The three-year saga of the Federal Trade Commission's case against Tate's Auto Group concluded last month with a $450,000 settlement with former dealer principal Richard Berry.
The group, with stores in Arizona and New Mexico, was accused in 2018 of deceiving predominantly Native American car buyers and falsifying information on their vehicle financing applications — becoming the first dealership group pursued by the agency for income falsification.
Tate's Auto denied the claims and planned to fight the allegations in federal court, but the legal battle drained its finances, and it filed for Chapter 7 bankruptcy. The FTC originally pursued a $7 million settlement, which failed to materialize after the bankruptcy proceedings last year.
The July 26 FTC agreement with Berry and group President Linda Tate is substantially smaller but will be used for consumer redress or returned to the U.S. Treasury.
In a statement emailed to Automotive News, Berry asserted his innocence and accused agency staff of being motivated by political agendas.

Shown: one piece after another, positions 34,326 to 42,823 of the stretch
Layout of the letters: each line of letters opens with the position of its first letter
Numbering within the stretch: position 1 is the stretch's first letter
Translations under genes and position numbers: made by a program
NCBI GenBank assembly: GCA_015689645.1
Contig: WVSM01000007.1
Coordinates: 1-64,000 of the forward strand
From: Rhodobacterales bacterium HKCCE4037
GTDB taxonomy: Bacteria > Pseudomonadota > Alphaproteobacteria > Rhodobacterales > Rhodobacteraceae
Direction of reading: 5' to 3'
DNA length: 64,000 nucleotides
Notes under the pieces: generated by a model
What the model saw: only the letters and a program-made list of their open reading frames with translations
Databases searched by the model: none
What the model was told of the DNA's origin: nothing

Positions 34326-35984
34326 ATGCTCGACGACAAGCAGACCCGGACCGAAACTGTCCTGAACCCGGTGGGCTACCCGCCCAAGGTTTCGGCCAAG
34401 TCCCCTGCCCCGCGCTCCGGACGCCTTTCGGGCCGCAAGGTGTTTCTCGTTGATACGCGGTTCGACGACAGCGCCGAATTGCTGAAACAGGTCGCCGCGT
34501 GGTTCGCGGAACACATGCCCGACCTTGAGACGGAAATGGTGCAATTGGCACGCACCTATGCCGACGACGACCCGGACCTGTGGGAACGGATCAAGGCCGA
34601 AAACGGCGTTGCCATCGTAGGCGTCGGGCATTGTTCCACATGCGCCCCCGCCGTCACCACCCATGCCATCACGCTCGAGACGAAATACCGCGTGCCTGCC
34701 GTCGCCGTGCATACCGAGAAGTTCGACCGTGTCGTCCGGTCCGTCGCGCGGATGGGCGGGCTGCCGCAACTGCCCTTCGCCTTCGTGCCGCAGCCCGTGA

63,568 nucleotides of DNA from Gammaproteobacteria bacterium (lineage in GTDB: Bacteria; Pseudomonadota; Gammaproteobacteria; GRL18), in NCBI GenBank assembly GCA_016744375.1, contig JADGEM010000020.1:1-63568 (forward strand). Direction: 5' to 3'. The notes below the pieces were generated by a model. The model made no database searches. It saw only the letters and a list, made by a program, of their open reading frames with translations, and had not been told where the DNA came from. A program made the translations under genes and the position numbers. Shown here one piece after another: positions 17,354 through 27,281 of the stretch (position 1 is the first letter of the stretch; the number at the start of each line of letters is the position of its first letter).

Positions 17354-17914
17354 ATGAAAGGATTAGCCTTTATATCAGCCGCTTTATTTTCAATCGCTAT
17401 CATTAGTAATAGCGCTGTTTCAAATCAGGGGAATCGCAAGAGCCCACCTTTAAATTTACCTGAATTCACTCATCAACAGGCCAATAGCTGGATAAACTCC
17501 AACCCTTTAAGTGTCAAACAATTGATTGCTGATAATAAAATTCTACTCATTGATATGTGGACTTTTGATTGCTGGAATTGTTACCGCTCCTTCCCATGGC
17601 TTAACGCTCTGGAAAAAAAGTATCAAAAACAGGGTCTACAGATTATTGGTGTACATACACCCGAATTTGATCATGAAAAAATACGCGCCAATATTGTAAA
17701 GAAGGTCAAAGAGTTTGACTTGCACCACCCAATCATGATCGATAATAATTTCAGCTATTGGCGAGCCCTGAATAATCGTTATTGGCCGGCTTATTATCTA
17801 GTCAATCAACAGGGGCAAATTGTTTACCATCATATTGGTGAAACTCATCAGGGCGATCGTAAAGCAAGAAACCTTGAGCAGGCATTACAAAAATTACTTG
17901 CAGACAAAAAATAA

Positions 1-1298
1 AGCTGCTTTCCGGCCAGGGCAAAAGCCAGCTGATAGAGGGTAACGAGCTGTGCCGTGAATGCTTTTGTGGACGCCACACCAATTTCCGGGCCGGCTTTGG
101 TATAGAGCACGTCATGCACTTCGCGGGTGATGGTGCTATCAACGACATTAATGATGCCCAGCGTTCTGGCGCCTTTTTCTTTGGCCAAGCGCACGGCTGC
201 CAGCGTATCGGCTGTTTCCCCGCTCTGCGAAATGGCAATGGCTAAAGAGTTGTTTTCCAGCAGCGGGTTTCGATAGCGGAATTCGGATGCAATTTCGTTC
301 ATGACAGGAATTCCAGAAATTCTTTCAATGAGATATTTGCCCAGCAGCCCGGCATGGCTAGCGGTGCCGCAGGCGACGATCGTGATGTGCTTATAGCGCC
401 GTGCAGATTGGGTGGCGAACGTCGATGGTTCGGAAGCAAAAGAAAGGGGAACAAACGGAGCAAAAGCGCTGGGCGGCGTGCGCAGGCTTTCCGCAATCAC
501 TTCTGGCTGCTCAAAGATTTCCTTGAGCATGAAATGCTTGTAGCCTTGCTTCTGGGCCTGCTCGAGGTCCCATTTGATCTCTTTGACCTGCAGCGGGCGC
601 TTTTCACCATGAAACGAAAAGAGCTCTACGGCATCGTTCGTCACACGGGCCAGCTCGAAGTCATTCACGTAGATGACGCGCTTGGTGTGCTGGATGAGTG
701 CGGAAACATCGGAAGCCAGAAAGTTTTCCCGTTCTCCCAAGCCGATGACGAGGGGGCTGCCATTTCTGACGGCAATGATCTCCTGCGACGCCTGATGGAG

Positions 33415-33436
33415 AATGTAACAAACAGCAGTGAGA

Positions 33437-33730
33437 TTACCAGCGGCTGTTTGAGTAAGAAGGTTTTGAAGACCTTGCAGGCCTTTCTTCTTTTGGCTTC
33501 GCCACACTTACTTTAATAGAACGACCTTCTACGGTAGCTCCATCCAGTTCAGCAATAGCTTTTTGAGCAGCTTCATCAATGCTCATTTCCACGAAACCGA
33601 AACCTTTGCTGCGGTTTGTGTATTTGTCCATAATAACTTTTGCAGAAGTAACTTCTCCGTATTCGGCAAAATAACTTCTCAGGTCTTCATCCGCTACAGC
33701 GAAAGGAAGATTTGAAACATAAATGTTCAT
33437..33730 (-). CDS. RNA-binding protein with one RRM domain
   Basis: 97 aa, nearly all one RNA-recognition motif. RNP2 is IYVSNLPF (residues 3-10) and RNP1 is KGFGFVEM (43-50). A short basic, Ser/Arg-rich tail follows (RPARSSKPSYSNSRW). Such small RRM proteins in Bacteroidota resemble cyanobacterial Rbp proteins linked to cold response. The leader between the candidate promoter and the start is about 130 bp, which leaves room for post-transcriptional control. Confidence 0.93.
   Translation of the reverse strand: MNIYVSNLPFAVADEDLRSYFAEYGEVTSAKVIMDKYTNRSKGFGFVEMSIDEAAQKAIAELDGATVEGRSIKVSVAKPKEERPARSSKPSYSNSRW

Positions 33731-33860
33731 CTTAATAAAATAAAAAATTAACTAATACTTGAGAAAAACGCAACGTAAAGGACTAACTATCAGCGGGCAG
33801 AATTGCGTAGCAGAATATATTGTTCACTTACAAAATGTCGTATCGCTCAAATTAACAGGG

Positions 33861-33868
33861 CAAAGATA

"Fortunately, we had an outstanding insurance partner which not only defended us but encouraged early in the process to not allow for the 7-figure 'settlement' the FTC sought in lieu of filing the complaint," Berry wrote. "Even though we had prevailed on every meaningful charge the FTC alleged, our carrier agreed to make a payment of gesture just to end the madness."
FTC Commissioner Rebecca Kelly Slaughter said in a statement the charges against the dealership group were "eerily similar" to consumer mistreatment that occurred during the financial crisis.
"This is exactly the type of pernicious conduct targeting a community that has already suffered generations of economic injustice that the FTC should be pursuing," Slaughter said.